Back home I discovered it was a German oil can for machine guns, and it was still in good shape. It may well have come to Nestors Cafe via a downed German aircraft.
Monday, August 20, 2018
On 4 December 1942 Adolf Hitler ordered that all Tiger tanks that had been shipped to Italy and were earmarked for fighting Montgomery´s Eighth Army instead be sent to the newly formed 5th Panzer Army in Tunisia. To quote Harry Yeide: "American tankers were [thus] destined to find out that there was a top league of tank design that their own side had not even considered when designing their machines."
That is a quote from the surprising opening chapter of The Infantry´s Armor by military historian Harry Yeide. Yes, I have to admit that I was very surprised by it, because I was totally unaware of the prequel to the first US tank battles in North Africa - that took place on the other side of the world. US tankers were in fact in combat within twenty-four hours of the Japanese bombing of Pearl Harbor. Where? In the Philippines. But perhaps due to the fact that these tankers were not part of any tank division, but instead one of numerous separate tank battalions assigned to infantry formations, their bloody experiences are not that well known.
Well, thanks to The Infantry´s Armor I am now a great deal more aware of the very varied combat that the US Army´s separate tank battalions saw, starting in the Pacific and then in Africa, Italy, France, Belgium and Germany.
Returning to how everything started, here is a small but telling remark from the Bataan Death March orchestrated by the Japanese Army:
"Some 600 Americans and 5,000 to 10,000 Filipinos died during the march. According to a veteran of the 192nd Tank Battalion, tankers removed their Armored Force insignia once they saw that the Japanese were picking tankers out and taking them away, never to be seen again. The tankers had done the Japanese a great deal of damage."
In Africa and Europe it was initially harder for the US Army´s separate tank battalions to make that kind of impact on their enemies. One reason was, I learnt from The Infantry´s Armor, the uncertainty about how to employ tanks in support of infantry. The way that the US Army gradually learnt how to use them is a story told by the often ignored separate tank battalions. It is a story that still today is valuable for serving tankers, especially tank officers. But, make no mistake, this book also tells the rough and bloody stories of individual tankers. You get a sense of the conditions inside the tanks, both in the Pacific jungles and in Europe. The life of the tanker was often chaotic, hot and filled with nauseating gasses from heavy firing.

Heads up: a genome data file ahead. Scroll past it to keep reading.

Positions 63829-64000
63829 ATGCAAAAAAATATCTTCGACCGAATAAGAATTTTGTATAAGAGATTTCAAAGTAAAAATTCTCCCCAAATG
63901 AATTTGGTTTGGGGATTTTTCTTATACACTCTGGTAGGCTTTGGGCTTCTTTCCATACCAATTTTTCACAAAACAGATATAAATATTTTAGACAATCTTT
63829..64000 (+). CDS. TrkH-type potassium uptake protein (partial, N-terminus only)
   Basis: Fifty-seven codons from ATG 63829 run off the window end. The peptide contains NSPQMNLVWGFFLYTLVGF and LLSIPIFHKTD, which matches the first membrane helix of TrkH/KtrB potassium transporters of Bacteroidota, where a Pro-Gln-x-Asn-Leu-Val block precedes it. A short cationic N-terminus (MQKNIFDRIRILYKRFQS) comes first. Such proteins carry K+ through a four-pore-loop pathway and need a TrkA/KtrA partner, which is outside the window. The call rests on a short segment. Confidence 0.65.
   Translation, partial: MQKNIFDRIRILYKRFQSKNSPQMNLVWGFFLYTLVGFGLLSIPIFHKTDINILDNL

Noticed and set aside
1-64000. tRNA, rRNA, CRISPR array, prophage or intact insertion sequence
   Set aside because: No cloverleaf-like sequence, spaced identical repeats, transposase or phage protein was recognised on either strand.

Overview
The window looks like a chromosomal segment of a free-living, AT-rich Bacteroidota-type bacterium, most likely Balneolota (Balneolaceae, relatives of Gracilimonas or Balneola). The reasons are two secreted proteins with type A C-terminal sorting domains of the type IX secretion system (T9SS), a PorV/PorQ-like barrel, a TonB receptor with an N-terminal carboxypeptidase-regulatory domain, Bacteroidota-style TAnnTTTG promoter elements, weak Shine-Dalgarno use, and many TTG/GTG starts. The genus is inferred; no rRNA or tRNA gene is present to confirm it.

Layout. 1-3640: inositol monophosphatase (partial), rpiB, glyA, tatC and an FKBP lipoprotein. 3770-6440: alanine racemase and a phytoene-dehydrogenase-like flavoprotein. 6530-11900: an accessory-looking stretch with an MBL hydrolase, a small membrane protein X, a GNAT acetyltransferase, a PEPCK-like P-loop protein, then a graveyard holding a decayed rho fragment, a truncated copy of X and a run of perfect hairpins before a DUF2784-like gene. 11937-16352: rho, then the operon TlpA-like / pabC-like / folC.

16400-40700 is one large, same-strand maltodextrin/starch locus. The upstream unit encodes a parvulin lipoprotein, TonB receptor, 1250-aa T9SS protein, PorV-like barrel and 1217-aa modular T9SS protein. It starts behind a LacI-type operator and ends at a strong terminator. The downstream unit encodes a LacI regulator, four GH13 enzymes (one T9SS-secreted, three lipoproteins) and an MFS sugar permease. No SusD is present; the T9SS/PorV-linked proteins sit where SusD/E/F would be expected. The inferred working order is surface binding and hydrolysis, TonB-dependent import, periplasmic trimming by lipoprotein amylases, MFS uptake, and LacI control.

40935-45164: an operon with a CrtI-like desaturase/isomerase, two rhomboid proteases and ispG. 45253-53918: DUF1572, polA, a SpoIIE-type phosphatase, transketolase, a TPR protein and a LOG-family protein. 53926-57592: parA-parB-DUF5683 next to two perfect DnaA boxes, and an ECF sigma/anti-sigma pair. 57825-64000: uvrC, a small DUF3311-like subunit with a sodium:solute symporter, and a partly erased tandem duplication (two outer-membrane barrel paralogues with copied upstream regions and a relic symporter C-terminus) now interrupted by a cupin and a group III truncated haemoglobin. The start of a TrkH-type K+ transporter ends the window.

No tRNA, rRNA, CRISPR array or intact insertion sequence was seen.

Normandy buffs get the best account I have ever read about how the countless hedgerows affected the fighting after D-Day, both through words and maps. Speaking of illustrations, this book contains some really great photos of US tanks in action. The number of photographs is not immense, totally 33 photos, but of these I had only come across one or two before. Several of them could be made into dioramas.
The Infantry´s Armor is very valuable for relatives of WWII tankers and other researchers looking for solid and reliable information about the US Army´s separate tank battalions, but it should also be read by currently serving tankers.
Sunday, August 05, 2018
For years I have been wanting to see the Swedish Landsverk M38 armoured car that is being restored privately in the Netherlands. The Landsverks of the Dutch cavalry took part in the fighting against the invading Germans in 1940. This summer my dream came true - plus we got a major surprise on the same trip, from Tim Leatherman himself.
We went to the Netherlands this summer, not least to later be able to write a story about the WWII Swedish Landsverk armoured cars in service first against German forces and then in captured German service. Thanks to the Bosman brothers my family got to see their wonderful restoration job up close. Their M38 was a few years ago a very sorry looking wreck on Ireland. I will show many more photos of this most impressive project in a coming book. Just let me add here a huge thank you to the talented Bosman brothers.